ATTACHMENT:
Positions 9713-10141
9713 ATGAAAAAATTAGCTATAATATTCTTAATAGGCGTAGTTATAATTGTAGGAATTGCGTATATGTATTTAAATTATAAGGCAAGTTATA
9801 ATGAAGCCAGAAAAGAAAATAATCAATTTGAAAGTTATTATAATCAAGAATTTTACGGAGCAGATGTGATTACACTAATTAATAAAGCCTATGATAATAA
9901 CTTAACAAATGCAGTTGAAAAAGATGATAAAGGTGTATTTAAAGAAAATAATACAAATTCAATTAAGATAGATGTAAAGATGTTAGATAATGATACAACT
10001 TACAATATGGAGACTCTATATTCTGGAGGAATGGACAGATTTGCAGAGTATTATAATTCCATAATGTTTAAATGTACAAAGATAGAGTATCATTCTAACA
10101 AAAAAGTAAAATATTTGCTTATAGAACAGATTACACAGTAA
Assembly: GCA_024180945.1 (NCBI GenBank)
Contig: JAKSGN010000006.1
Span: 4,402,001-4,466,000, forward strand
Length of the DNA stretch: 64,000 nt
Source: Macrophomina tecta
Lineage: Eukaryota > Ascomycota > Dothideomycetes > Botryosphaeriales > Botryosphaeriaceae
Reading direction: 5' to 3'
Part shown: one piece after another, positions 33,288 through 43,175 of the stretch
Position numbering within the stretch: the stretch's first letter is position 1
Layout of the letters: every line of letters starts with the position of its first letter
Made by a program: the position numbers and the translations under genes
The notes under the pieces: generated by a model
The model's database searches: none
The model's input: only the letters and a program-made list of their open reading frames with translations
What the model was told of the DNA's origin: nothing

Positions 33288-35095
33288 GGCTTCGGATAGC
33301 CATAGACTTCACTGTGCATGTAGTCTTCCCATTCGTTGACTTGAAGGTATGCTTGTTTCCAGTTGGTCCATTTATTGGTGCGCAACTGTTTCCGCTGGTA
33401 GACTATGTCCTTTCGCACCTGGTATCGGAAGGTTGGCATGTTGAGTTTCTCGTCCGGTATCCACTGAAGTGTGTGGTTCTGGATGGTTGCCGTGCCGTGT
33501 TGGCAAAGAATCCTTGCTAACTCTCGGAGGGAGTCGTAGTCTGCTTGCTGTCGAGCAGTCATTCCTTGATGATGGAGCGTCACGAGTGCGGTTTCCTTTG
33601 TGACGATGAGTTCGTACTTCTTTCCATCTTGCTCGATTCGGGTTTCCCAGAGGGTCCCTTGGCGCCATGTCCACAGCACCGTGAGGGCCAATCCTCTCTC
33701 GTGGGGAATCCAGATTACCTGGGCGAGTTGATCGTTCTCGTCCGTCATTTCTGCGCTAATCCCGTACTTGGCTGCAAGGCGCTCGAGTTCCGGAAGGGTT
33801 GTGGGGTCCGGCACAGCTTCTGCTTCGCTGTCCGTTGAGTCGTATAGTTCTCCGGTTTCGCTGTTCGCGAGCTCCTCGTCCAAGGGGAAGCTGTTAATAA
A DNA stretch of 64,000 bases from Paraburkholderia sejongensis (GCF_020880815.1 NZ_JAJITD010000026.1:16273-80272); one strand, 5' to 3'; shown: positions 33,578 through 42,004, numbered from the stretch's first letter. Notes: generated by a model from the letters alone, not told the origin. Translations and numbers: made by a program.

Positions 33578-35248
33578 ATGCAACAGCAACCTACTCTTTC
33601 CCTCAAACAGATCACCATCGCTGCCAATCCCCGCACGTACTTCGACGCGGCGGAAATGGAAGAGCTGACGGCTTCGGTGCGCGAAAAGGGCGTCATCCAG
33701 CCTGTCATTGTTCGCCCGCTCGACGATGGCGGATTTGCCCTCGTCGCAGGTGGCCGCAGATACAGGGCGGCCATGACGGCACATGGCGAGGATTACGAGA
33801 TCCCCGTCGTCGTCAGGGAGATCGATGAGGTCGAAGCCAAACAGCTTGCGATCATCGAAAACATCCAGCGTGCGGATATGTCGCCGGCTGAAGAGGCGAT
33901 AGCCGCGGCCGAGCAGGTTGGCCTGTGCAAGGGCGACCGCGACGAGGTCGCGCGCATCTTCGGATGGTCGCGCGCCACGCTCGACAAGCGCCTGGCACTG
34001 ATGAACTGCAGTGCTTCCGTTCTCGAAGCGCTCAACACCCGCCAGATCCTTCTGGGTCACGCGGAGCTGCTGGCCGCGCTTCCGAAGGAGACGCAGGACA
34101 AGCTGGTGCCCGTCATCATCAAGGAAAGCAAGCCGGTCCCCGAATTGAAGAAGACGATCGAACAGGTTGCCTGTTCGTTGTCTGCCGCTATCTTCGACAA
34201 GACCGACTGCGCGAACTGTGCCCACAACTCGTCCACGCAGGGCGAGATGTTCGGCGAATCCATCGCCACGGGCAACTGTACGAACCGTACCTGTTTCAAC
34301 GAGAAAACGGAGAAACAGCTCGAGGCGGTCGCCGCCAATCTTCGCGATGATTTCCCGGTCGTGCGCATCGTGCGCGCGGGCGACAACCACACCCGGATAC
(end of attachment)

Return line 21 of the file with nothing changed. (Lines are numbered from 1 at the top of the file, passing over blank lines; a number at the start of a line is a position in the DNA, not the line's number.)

What the model was told of the DNA's origin: nothing